Dries Buytaert

Dries Buytaert is the Founder, Chief Technology and Strategy Officer, and Board Member of Acquia, a venture-backed software company offering products and services for Drupal, an open-source website-building platform he founded and leads. Honored as a Young Global Leader by the World Economic Forum, he has also been recognized as CTO of the Year by the Massachusetts Technology Leadership Council and a Young Innovator by MIT Technology Review, among other recognitions. Before Acquia and Drupal, Dries was the CEO and Founder of Mollom, which Acquia acquired.


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In this episode…

With digital transformation becoming increasingly prevalent, composable architecture has gained traction in the eCommerce landscape. Yet there’s uncertainty surrounding this concept as organizations struggle to transition from monolithic systems to more flexible software. So what does composability entail, and how can you pivot and adapt to this solution to prepare for the digitally native future?

For Dries Buytaert, composable commerce is a philosophy involving an organization’s ability to acclimate to evolving business needs by incorporating various tech stack components into a comprehensive application. This requires evaluating multiple modules from assorted vendors, testing their synergy, and exchanging them to ensure your system remains agile. But composability extends beyond mere architecture to include no and low-code approaches, which entails unifying content, data, and team participation to create ubiquitous customer and business experiences. 

Aaron Conant sits down with Acquia’s Founder, Chief Technology and Strategy Officer, and Board Member, Dries Buytaert, in this episode of The Digital Deep Dive to talk about composable commerce approaches. Dries explains how MACH (microservices-based, API-first, Cloud-native, and headless) differs from composability, content management strategies for composable architecture, and how to adapt to composable commerce solutions.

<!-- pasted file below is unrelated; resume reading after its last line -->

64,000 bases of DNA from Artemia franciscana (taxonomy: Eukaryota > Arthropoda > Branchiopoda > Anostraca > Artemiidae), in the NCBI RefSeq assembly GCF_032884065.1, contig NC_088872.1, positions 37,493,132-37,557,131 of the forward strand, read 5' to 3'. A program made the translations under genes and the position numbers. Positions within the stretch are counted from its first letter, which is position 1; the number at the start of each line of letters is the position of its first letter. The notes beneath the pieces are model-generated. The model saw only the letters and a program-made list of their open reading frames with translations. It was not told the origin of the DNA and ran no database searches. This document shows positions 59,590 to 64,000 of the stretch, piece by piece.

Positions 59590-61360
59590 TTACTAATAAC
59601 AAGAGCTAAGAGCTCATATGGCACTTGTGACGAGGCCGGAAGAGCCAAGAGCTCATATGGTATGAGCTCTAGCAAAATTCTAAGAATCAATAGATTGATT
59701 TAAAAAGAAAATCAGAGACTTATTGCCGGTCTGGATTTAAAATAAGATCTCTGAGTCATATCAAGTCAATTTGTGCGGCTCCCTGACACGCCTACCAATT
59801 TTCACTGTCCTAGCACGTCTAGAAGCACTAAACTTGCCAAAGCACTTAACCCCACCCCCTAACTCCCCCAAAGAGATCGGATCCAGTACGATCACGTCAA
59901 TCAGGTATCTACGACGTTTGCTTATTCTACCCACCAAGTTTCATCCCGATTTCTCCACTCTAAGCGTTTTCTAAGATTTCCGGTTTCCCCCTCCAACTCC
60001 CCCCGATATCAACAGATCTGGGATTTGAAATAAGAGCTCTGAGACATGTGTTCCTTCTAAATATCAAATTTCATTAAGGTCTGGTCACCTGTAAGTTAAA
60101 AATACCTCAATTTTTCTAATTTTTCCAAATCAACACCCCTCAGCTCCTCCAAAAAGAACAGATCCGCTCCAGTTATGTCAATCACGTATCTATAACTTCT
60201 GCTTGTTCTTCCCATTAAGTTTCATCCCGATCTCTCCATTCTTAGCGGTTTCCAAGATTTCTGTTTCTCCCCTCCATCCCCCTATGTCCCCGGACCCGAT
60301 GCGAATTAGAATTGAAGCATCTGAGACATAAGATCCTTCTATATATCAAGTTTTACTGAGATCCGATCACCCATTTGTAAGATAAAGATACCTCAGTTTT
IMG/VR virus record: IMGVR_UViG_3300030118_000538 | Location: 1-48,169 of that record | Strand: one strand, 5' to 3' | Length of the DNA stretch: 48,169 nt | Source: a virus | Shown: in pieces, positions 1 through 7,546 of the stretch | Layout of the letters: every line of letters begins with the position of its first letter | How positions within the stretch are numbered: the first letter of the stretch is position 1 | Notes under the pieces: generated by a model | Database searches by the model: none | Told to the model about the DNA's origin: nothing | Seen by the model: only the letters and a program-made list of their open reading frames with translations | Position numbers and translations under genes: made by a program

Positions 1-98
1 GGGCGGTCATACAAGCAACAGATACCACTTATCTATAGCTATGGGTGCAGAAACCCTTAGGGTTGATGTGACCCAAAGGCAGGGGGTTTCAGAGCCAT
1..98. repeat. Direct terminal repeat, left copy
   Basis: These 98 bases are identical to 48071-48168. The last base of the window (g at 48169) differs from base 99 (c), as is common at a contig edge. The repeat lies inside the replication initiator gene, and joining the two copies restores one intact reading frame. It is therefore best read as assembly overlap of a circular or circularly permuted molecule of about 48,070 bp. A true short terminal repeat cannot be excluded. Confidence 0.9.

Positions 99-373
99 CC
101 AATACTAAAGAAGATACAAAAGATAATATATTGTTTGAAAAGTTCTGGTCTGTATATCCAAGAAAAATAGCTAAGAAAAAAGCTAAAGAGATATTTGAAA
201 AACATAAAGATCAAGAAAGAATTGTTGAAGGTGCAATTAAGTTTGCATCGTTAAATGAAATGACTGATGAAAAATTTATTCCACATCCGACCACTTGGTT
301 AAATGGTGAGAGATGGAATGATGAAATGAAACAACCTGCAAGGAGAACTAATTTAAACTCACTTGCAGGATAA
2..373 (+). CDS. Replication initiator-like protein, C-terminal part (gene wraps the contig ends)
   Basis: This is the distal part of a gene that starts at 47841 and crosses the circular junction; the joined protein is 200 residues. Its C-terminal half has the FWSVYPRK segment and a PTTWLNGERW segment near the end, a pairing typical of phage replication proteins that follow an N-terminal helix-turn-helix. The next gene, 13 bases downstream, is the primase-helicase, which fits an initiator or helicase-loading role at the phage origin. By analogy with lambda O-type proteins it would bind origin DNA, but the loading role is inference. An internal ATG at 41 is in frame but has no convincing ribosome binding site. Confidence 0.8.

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With rapid advancements in consumer demands and eCommerce trends, businesses need to develop innovative and adaptable approaches to identify and solve use cases.

One effective solution companies can leverage to deploy digital transformation initiatives is composable commerce. This strategy enables organizations to select and integrate industry-leading technology into a custom application designed to optimize digital experiences.

So, what do you need to know about composable commerce, and how can you devise and implement a composable system to remain agile in today’s volatile digital landscape?

Technology Considerations for Composable Commerce

When selecting technology and software components to build composable architecture, it’s essential to outline your organization’s digital transformation journey. This requires formulating key business criteria to establish initial needs, deliver value, maximize ROI, and achieve your end goals.